Molecular mechanisms of microRNA regulation in breast cancer cells

Date of Completion

January 2010


Biology, Molecular|Chemistry, Biochemistry|Health Sciences, Oncology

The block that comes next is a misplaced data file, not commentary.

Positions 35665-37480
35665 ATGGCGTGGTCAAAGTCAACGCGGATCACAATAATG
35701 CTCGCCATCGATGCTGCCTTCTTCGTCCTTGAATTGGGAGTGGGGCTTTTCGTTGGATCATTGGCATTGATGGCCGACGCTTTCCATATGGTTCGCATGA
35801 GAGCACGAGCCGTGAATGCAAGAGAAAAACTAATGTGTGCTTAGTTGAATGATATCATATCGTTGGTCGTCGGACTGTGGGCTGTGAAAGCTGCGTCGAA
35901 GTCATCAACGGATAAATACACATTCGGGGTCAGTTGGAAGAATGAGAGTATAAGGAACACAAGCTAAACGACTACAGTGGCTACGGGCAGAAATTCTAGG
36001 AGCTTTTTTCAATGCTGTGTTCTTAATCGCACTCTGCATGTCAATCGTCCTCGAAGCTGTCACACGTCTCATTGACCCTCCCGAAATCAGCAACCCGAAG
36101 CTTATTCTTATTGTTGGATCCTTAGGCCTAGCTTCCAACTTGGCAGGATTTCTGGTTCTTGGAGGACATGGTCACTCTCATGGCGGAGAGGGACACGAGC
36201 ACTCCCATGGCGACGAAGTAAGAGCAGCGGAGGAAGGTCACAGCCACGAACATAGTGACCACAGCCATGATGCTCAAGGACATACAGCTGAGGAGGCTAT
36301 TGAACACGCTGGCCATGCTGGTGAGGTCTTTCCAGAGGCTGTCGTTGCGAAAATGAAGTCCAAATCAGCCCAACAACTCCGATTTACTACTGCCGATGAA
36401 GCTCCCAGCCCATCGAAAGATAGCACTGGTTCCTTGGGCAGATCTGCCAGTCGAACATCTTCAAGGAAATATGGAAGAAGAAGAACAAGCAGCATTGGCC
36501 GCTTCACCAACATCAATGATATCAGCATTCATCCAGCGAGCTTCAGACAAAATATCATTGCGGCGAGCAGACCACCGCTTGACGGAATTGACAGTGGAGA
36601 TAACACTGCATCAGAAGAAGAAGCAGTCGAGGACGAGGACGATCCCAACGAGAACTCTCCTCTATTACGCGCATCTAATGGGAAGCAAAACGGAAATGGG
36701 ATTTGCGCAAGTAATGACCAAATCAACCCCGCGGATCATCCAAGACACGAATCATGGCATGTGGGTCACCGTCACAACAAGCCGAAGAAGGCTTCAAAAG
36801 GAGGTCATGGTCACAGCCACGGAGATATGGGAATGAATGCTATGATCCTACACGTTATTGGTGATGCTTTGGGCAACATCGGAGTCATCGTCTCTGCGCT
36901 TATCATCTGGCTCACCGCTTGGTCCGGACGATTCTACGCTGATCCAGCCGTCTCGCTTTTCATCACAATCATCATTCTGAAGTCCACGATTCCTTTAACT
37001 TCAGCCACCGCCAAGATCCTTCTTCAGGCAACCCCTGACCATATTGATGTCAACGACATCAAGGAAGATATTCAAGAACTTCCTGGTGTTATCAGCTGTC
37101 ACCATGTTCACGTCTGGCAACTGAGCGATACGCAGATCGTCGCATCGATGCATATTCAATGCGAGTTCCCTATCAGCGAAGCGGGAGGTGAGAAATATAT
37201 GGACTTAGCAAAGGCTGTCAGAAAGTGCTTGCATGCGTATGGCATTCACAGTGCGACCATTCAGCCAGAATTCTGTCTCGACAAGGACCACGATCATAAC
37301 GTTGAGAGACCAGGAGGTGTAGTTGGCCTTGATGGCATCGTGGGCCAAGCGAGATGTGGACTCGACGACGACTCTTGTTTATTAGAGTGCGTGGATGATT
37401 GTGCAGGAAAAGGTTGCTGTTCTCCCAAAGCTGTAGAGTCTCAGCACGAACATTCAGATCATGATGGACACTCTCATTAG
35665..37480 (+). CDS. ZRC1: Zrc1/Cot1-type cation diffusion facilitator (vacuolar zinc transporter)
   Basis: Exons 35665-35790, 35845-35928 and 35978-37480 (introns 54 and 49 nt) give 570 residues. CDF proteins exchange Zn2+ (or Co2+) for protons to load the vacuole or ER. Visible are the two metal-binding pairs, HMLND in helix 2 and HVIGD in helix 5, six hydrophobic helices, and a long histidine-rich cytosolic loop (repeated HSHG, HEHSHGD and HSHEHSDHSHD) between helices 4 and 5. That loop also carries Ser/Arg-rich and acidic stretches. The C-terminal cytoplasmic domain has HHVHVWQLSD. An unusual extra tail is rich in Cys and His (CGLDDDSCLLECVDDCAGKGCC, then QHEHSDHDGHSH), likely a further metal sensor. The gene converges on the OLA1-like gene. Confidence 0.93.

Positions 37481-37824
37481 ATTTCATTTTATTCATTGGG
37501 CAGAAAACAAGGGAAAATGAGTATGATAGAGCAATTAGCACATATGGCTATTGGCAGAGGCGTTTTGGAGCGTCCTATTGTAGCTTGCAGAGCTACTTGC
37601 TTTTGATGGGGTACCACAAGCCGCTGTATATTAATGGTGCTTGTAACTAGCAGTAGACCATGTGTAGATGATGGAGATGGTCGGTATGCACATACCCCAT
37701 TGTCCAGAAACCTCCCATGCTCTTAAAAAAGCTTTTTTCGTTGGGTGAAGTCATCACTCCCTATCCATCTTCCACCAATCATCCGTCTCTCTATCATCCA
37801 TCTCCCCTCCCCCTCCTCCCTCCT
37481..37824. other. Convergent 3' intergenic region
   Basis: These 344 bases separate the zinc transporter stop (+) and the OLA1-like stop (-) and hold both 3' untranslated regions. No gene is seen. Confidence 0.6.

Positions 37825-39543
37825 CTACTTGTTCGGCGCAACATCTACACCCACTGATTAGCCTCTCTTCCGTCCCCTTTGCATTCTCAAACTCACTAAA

MicroRNAs are key regulators of gene expression that are involved in the maintenance of many biological processes including cell proliferation, and the apoptotic response, pathways which are aberrant in cancer. MicroRNAs repress the translation of target mRNAs, and microRNA expression is commonly dysregulated in cancers. Little is known about the role of microRNAs in tumor development, maintenance, and recurrence. The FOXO1 transcription factor is a putative tumor suppressor that orchestrates the regulation of genes involved in apoptosis and cell cycle checkpoints. Though the expression of this gene is dysregulated in many cancers, the mechanism resulting in aberrant expression of human FOXO1 in cancer cells is poorly understood. We show that FOXO1 mRNA is downregulated in breast tumor samples as compared to normal breast tissue. We subsequently identified functional and specific microRNA target sites in the FOXO1 3' UTR for miR-27a, miR-96, and miR-182. These three microRNAs are highly expressed in MCF-7 breast cancer cells and Ishikawa endometrial carcinoma cells, which have low levels of FOXO1 protein. Antisense to these microRNAs led to a significant increase in endogenous FOXO1 expression, as well as FOXO1-dependent cell death. We have identified a novel mechanism of FOXO1 regulation, and targeting of FOXO1 by microRNAs may contribute to transformation or maintenance of an oncogenic state in breast and endometrial cancer cells. ^ The role microRNA-mediated regulation was also examined in the mammosphere culture system, which enriches for breast tumor-initiating cells. Under these conditions MCF-7 cells underwent an epithelial to mesenchymal transition (EMT), characterized by the loss of epithelial markers, induction of mesenchymal markers, and morphological phenotype (termed LMS cells). MicroRNA expression was analyzed in cells undergoing mammosphere-associated EMT. Three microRNAs, miR-130a, miR-221, and miR-222 were chosen for further study because they are known to target ERα and maintain high expression levels in LMS cells. We hypothesized that the induction of EMT and the mesenchymal phenotype was due to the suppression of ERα by these microRNAs. Inhibition of miR-130a, miR-221, or miR-222 led to re-expression of ERα in LMS cells, providing evidence that these microRNAs have a direct functional role in mammosphere-associated EMT and tumor-initiating cell plasticity. ^